Making fitness accessible

[vc_row][vc_column][vc_column_text]The urban Indian is waking up to the growing health concerns and is trying to get fit. This demand is being matched by the fitness industry. This is an exciting trend for everyone in the fitness industry. The fitness centre business is also seeing a growth, thanks to this trend.

And often times, “fitness gets equated to the number of times one can hit the gym.”

However, in a recent study that was conducted, fitness center memberships are experiencing problems due to lack of parking space, quality of equipment and lack of maintenance.

A recent study by Gympik shows that 52% people “do not find time to exercise”. I wouldn’t be surprised if I co-relate this data to working professionals high on career, working professionals who travel frequently, young mothers and working women – that is a sizeable population! Add to that the travel time unless one has a gym at home or has one within few minutes of walking distance.

Visions of puffed pecs and huge biceps, mammoth machines, mirrors all around bringing focus to our bodies with comparison to those fitness models – to be honest is intimidating and to a large extent a de-motivator to visit fitness centres. I have felt it; many others feel it as well. Recently, a 58-year-old client shared the experience of his visit to a fitness centre. One trip and he was convinced, the fitness centres caters to population in the age group of 20 – 35 who are primarily focused on looks.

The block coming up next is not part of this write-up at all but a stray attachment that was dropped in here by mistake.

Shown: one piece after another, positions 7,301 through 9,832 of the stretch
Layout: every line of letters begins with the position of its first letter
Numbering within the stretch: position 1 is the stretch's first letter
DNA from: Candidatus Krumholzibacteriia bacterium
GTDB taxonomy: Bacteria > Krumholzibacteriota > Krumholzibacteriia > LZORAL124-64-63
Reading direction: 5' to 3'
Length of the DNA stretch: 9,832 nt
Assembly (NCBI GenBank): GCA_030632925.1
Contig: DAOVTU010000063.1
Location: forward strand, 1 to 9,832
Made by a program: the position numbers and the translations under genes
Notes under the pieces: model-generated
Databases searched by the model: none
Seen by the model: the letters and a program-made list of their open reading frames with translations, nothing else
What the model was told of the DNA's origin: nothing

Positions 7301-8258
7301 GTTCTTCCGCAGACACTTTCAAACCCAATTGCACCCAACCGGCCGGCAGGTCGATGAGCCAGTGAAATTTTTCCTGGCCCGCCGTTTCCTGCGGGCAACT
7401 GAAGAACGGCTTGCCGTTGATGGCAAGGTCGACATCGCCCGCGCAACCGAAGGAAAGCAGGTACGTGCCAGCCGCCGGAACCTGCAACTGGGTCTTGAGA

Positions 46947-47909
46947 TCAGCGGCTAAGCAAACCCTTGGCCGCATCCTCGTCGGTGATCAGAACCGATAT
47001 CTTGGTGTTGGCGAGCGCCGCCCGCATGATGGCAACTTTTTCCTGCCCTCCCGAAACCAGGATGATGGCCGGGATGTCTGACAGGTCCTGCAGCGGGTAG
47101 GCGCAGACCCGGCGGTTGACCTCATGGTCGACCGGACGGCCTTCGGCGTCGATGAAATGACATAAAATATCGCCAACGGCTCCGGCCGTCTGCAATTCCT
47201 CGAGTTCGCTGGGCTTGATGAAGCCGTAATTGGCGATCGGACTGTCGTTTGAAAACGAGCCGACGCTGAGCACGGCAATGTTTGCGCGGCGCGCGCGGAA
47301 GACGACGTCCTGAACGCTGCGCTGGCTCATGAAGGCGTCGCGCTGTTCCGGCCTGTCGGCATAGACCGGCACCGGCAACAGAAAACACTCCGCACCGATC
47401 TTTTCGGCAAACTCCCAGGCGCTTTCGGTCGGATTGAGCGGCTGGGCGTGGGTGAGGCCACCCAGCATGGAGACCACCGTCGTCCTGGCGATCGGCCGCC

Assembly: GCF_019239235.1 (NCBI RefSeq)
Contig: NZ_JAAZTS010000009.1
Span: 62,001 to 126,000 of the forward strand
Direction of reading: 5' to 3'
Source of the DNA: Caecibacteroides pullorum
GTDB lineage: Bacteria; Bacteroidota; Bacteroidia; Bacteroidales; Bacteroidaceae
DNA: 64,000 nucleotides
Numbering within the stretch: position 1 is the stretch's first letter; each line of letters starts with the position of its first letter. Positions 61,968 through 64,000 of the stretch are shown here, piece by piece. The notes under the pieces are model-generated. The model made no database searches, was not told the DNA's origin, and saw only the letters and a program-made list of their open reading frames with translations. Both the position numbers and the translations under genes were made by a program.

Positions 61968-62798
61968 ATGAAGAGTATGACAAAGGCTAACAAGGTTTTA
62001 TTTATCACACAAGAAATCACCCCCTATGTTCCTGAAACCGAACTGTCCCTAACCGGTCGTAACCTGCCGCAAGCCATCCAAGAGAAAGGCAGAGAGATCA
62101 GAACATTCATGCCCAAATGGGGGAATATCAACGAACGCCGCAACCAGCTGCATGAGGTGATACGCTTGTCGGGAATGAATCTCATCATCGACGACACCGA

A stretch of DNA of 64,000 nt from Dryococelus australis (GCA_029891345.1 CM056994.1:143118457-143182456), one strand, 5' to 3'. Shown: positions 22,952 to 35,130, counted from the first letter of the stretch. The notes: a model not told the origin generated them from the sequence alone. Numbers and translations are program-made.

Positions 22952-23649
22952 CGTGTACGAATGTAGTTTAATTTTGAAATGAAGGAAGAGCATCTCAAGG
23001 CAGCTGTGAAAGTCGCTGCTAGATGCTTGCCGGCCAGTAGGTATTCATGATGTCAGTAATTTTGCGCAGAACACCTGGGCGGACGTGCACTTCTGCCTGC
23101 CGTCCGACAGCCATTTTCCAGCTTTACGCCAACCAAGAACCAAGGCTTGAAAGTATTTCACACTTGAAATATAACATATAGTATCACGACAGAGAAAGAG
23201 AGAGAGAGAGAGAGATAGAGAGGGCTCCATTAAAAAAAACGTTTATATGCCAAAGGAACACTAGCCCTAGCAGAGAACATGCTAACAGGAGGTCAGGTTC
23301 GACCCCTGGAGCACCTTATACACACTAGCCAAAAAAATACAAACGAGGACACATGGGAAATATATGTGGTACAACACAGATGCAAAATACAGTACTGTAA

Hence a poignant question arises, the 52% of the people who do not have time and the people who are trying to remain fit to avoid lifestyle related diseases, deal with stress and strike a balance between personal and professional lives, what is the answer for them, if not Gym.

I recommend natural and accessible solutions for this group. One need not be slave to equipment for remaining fit. A flexible, private yet independent form of exercising is the way to go. All my workshops delivered for working professionals and women underline this principal.

Refer here for types of fitness. For cardiovascular health, one can utilise outdoor running spaces with good shock absorbing shoes. Outdoor yoga is also trending for flexibility.

On the average Indians are carrying around 60 kgs of their bodyweight around. For strength, we can use body weight to get stronger – they can be done anywhere, anytime – open parks, privacy of homes, hotel rooms while travelling. In comparison to free weights such as dumbbells and barbells, exercising using body weight is safe, keeps one injury free and hence can be done on our own with minimal supervision once we learn the proper techniques. This also reduces our cost to hire a personal trainer on a daily basis. For a demo of exercises that can be safely performed at home while strengthening the full body, watch this video.

What has been your fitness solution? – Would like to hear.



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